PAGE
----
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February 04, 2008  |  DARE to speak English  |  604 hit(s)

I was reading wishydig's entry on the phrase ready for the fox-farm, which indirectly led to me look up the Dictionary of American Regional English aka DARE. DARE is an ongoing project -- they're up thru the volume IV (P-Sk) -- with the last alphabetical volume due in 2009. The dictionary's Web site describes it this way:
[I]t seeks to document the varieties of English that are not found everywhere in the United States--those words, pronunciations, and phrases that vary from one region to another, that we learn at home rather than at school, or that are part of our oral rather than our written culture. Although American English is remarkably homogeneous considering the tremendous size of the country, there are still many thousands of differences that characterize the various dialect regions of the United States. It is these differences that DARE records.
This isn't the type of dictionary that you keep on hand at home, unless you have an unusually keen interest in dialectology. It's mostly a tool for linguists or others who have some need to track down differences in what people say in American English.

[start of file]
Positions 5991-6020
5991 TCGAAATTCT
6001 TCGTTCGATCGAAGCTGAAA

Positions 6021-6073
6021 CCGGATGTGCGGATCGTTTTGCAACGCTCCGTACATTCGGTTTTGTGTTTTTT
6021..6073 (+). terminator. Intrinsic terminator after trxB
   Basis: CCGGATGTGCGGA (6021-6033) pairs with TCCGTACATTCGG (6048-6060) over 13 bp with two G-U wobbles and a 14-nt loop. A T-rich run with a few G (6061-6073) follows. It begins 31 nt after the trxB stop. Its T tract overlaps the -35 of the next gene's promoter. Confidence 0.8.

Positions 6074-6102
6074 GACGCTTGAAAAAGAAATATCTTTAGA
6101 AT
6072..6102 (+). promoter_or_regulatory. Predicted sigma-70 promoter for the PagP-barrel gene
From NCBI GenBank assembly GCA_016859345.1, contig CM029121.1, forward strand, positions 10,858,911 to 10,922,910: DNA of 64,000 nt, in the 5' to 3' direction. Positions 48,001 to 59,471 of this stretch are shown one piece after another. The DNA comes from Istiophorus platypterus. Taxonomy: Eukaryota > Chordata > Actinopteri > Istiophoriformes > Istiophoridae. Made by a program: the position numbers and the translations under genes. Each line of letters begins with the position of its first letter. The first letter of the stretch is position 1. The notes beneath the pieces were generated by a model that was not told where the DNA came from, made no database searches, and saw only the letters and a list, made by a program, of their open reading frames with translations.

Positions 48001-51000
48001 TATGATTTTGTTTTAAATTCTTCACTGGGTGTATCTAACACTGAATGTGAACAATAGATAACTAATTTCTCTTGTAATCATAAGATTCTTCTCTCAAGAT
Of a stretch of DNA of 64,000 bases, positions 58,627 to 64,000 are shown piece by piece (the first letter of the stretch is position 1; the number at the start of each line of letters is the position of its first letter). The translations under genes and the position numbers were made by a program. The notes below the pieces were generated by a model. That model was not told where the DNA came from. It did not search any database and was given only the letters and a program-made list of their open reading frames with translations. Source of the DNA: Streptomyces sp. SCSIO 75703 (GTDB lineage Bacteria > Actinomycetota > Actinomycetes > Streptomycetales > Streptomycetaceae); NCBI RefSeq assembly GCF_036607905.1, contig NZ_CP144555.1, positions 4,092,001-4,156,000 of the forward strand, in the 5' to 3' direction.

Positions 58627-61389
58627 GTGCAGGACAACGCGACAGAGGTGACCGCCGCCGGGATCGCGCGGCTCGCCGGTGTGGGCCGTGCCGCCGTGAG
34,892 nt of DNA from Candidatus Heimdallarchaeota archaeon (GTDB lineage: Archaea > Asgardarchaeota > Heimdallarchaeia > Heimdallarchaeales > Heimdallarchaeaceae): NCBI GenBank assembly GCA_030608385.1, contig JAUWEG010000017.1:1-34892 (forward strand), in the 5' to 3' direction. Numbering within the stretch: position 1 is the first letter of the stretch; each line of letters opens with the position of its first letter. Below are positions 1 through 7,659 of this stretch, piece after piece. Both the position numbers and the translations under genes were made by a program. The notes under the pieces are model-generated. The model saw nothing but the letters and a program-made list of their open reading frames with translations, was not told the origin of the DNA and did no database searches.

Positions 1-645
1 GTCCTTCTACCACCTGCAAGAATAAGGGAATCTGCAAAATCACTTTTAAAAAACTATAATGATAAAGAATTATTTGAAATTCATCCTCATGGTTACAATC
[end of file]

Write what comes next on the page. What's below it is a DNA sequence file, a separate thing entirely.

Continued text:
Still, the kinds of things that the dictionary records are familiar to all of us -- do you say bucket or pail, casserole or hotdish, ... like that, times many thousands.

Even if you're not going to run out and buy the dictionary, there's fun stuff on the Web site, including the following:
  • Sample entries. Have a look at Adam's housecat, flannel cake, lagniappe, pinkwink, and a bunch more.
  • Quiz. How well do you know regionalisms?
  • Tape segments. Hear speakers of all ages and from all over the country talking in their local dialects. (Recorded in the 1960s.)
I love stuff like this, of course, which is the heart of descriptive lexicography: what do people actually say?